It took several days of negotiations and voting before Kevin McCarthy seized victory amid a slew of Republican infighting.
GOP lawmakers on Sunday attempted to tone down concerns about infighting and instability.
After days of voting and 15 ballots, members of the GOP said they "accomplished an enormous amount."
Here's what different members of the party had to say.
Rep. Chip Roy: 'We need a little of this breaking the glass in order to get us to the table'
The Texas Republican argued on CNN Sunday morning that "a little temporary conflict is necessary in this town."
"Some of the tensions you saw on display when we saw some of the interactions there between Mike Rogers and Matt Gaetz, you know some of that is, we need a little of that. We need a little of this breaking the glass in order to get us to the table, in order for us to fight for the American people and to change the way this place is dysfunctional," Roy told CNN's Jake Tapper on "State of the Union."
Kentucky Republican Rep. Andy Barr told ABC's "This Week" that the process "was quite healthy from the standpoint of getting all of these issues resolved now."
"I understand the American people's frustration with the delay in electing a speaker," Barr said. "Not only did the framers of our Constitution expect us to debate the operations of the House and the House rules and how we're going to function, that's what a healthy democracy actually requires."
Rep. Dan Crenshaw: The holdouts 'didn't know what they wanted'
Rep. Dan Crenshaw of Texas followed Roy's interview on CNN shortly afterward, noting that he and a majority of other Republicans were frustrated by the holdouts in the caucus who didn't appear to know what they wanted to negotiate for.
"The reason the 200 were so upset was because we felt we had already come to the agreement that we have now. This was not new. We had this stuff," Crenshaw told Tapper on Sunday. "Early on in that week before we had taken a single vote, in a conference with everyone there, Kevin McCarthy asked one of the leaders of this group, 'What else do you want? Let's make this work. What else do you want?' And they couldn't answer in that moment, and that was a real turning point for a lot of people."
Crenshaw added: "That was what created all of that animosity throughout the week because it's not as if we were fighting over something. It wasn't as if we were trying to stop them from getting something they wanted. It's that we didn't know what they wanted."
When Gaetz caved after over a dozen rounds of voting and marked himself as "present" instead of backing a different conservative, he allowed McCarthy to seize victory by lowering the number of votes needed to win. When asked why he changed his strategy, Gaetz said he "ran out of things I could even imagine to ask for."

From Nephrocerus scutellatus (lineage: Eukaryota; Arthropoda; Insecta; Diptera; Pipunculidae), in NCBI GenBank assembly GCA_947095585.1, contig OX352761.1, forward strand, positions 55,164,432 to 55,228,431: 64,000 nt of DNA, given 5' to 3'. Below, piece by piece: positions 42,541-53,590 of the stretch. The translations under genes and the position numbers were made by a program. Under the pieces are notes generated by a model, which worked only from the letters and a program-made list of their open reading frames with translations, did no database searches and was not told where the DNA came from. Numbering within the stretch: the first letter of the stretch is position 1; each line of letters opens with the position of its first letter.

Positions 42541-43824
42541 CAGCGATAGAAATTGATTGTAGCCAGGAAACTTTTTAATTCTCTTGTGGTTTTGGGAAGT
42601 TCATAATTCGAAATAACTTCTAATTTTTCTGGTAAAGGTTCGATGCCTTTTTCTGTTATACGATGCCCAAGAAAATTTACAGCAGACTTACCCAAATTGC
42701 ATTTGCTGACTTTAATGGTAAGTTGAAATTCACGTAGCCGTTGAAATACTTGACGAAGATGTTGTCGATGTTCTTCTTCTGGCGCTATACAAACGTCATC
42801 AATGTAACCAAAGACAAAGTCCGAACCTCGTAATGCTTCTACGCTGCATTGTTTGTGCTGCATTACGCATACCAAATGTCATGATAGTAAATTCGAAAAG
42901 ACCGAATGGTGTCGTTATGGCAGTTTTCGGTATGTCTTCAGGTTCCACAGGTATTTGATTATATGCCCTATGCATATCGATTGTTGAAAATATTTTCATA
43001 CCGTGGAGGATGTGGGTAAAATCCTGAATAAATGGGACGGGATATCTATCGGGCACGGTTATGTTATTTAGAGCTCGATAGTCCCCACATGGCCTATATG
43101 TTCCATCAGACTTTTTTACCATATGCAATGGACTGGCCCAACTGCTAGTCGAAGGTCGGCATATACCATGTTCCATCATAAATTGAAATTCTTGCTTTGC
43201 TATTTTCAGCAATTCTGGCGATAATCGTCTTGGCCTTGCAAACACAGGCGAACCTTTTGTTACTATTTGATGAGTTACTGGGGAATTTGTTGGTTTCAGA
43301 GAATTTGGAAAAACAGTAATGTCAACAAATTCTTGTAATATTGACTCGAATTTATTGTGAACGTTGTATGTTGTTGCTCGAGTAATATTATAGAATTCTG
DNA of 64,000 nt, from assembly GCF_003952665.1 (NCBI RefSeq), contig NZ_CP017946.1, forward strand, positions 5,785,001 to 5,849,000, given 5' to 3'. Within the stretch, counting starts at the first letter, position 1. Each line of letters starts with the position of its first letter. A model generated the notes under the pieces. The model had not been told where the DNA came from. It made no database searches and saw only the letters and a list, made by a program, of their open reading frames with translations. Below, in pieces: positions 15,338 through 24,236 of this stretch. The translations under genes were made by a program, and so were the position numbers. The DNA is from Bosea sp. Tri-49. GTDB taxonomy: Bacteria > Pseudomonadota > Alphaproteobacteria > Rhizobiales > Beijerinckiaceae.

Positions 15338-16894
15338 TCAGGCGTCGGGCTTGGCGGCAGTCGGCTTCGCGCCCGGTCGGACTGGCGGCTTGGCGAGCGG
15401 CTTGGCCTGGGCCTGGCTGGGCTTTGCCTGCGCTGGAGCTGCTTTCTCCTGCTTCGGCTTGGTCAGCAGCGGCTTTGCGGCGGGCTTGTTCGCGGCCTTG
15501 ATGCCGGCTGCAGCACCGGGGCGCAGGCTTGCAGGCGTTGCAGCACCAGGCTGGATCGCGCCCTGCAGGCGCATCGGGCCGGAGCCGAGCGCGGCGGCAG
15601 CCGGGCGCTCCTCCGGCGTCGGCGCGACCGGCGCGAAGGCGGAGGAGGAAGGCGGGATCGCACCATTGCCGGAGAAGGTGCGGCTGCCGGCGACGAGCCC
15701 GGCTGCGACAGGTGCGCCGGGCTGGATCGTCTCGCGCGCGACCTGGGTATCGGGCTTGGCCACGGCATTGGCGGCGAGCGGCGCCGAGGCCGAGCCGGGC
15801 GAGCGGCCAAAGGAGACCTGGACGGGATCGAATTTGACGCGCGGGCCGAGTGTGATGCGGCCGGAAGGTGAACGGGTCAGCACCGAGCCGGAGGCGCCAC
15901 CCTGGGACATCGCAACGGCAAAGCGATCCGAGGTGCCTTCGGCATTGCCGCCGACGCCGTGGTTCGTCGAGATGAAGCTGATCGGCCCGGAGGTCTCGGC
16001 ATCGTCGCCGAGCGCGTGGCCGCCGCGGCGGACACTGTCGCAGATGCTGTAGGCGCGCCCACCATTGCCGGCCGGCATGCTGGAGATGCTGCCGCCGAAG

"There's not as much disagreement as everyone thinks on how that rules package went by and what some of the new changes needed to be," Crenshaw said. "The only thing I'll disagree with this group on is it could have been done earlier. So that's what justifies the animosity that occurred all week. It seemed very, very pointless."
Rep. Dan Bishop: The GOP 'accomplished an enormous amount'
Republican Rep. Dan Bishop said on NBC's "Meet the Press" that the party wasn't getting enough credit for its successes in the last week.
"My view is we've had an opportunity to take a hard look at each other in the Republican conference over the course of this past week," Bishop said. "Folks in the media constantly said, 'Oh, it's dysfunction and chaos.' No, it was deciding the most important questions about how this Congress is going to proceed, and we accomplished an enormous amount."
The North Carolina Republican added that he believed the country would see a "great and productive Congress."
"I think Kevin McCarthy is an extraordinarily talented leader," Bishop said. "I'm confident that we're going to, under his leadership, accomplish a great deal for the American people."
Rep. Andy Biggs: Republicans 'showed glimpses of what a bona fide constitutional republic should look like'
Rep. Andy Biggs of Arizona made similar remarks Saturday night, saying in a statement on Twitter that "the opposition effort still revealed a few positives."
"We deliberated as a body for the first time in a long time and showed glimpses of what a bona fide constitutional republic should look like. We ought to keep doing that," Biggs said on Twitter.
Rep. Tony Gonzales, a Texas Republican, echoed a similar sentiment in reflection of the vote for House Speakership
"The House of Representatives is a rough and rowdy place," Gonzales said on CBS's "Face the Nation." "This is only the beginning. And with such a small minority, Republicans are much different than Democrats. We're not just going to line up and jump off the cliff," Gonzales said.
Some members of the opposition party were not convinced. Texas Democratic Rep. Colin Allred told CNN not to "be fooled" by the sugar-coated commentary Republicans shared following the speaker election.
"Don't be fooled by what they were saying. This was not what they wanted. this was not good for them or for the country," Allred said on Sunday. "They had two months to do these negotiations from the last election. I think it's a preview of what we're going to see throughout this congress which is their inability to govern."
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